“ In popular culture, epicycles have become almost synonymous with bad science; “adding epicycles” refers to a process of introducing fudges to make a theory fit data, when actually the theory needs to be replaced in its entirety. It is generally believed that epicycles were banished from science when Newton solved his equations of motion and showed that it follows from the inverse square law of gravity that planetary orbits are ellipses. So, it comes as something of a surprise to those unfamiliar with galactic dynamics that the galactic orbits of stars are treated in textbooks using a theory of epicycles revitalized by Bertil Lindblad in the 1920s, and used to introduce density wave theory, which, as reinforced by Lin & Shu (1964), by Lin, Yuan and Shu (1969) and by Kalnajs (1973), has been the leading model of spiral structure for nearly 40 years. ”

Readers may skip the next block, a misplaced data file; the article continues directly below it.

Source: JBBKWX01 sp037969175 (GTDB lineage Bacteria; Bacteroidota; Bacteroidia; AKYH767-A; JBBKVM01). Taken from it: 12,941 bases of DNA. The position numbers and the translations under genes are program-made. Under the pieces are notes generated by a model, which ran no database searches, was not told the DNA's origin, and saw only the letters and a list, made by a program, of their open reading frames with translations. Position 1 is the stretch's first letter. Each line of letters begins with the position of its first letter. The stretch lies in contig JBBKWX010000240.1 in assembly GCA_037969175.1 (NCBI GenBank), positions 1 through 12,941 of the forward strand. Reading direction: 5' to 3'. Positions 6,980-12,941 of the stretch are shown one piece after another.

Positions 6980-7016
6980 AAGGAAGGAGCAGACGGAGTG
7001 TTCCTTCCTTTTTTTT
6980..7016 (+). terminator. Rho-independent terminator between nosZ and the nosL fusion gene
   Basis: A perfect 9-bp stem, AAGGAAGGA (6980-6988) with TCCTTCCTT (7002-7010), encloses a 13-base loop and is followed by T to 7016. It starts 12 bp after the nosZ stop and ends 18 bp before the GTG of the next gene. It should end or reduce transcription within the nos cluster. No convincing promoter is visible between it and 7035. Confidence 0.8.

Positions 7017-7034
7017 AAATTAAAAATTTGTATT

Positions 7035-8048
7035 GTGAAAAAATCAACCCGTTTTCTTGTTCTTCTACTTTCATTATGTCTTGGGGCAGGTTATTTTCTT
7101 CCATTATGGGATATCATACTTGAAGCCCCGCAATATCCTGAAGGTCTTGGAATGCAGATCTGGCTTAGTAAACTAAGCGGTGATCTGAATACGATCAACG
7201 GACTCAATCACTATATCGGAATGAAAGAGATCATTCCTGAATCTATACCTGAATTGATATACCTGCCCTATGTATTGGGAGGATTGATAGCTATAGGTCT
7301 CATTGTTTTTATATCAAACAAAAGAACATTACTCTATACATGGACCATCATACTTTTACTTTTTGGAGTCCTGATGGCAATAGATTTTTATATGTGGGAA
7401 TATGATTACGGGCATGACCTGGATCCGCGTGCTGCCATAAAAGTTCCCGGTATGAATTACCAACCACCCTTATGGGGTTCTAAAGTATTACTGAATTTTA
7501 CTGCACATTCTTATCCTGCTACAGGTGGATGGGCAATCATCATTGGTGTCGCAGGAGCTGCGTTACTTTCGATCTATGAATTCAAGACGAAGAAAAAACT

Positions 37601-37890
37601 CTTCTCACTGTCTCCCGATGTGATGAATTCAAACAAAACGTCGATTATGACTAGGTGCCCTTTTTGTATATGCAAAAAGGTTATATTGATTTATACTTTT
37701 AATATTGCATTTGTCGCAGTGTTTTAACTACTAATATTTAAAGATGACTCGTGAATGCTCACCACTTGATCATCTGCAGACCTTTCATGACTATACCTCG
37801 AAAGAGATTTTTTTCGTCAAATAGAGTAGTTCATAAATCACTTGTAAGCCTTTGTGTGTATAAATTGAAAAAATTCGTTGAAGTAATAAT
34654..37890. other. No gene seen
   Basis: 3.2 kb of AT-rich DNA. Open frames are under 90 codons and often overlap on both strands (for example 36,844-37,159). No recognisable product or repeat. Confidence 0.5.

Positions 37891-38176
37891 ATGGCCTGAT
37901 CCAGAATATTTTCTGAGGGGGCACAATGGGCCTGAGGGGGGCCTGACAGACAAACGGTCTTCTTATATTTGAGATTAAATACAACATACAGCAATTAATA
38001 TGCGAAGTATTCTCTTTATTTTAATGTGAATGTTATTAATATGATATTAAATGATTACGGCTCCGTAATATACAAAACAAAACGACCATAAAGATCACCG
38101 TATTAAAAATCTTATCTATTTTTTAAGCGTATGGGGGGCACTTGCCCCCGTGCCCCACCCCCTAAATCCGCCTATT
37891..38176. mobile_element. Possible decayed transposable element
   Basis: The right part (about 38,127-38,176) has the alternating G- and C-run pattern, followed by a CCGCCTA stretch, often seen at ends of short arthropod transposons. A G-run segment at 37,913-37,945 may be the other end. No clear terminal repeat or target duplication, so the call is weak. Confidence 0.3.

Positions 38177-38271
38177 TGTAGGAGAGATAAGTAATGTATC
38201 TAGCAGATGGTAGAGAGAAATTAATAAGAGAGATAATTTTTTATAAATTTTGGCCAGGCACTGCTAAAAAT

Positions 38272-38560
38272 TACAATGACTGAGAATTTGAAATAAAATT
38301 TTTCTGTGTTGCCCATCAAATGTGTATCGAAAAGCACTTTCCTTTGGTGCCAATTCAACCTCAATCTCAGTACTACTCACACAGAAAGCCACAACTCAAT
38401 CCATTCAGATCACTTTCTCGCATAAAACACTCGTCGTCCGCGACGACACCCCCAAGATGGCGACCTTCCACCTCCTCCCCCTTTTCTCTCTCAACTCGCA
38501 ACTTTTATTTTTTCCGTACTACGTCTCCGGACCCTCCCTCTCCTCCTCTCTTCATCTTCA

“ The implication to astrophysics is severe. The motions of stars are governed by known mathematical laws. Astrophysics is, or at least it should be, a mathematical science. One should therefore expect that theories in astrophysics are subjected to rigorous mathematical scrutiny. Regrettably, the degree of scrutiny applied to Lindblad’s epicycles and to density wave theory has been seriously lacking. Students should be made aware that these ideas can no longer be considered as science, and authors of textbooks should consider whether they merit anything more than a historical note. ”
R. J. Morrison, F.A.S.L., R.N., in his "New Principia," says:
“ Eclipses, occultations, the positions of the planets, the motions of the fixed stars, the whole of practical navigation, the grand phenomena of the course of the sun, and the return of the comets, may all and every one of them be as accurately, nay, more accurately, known without the farrago of mystery the mathematicians have adopted to throw dust in the eyes of the people, and to claim honors to which they have no just title.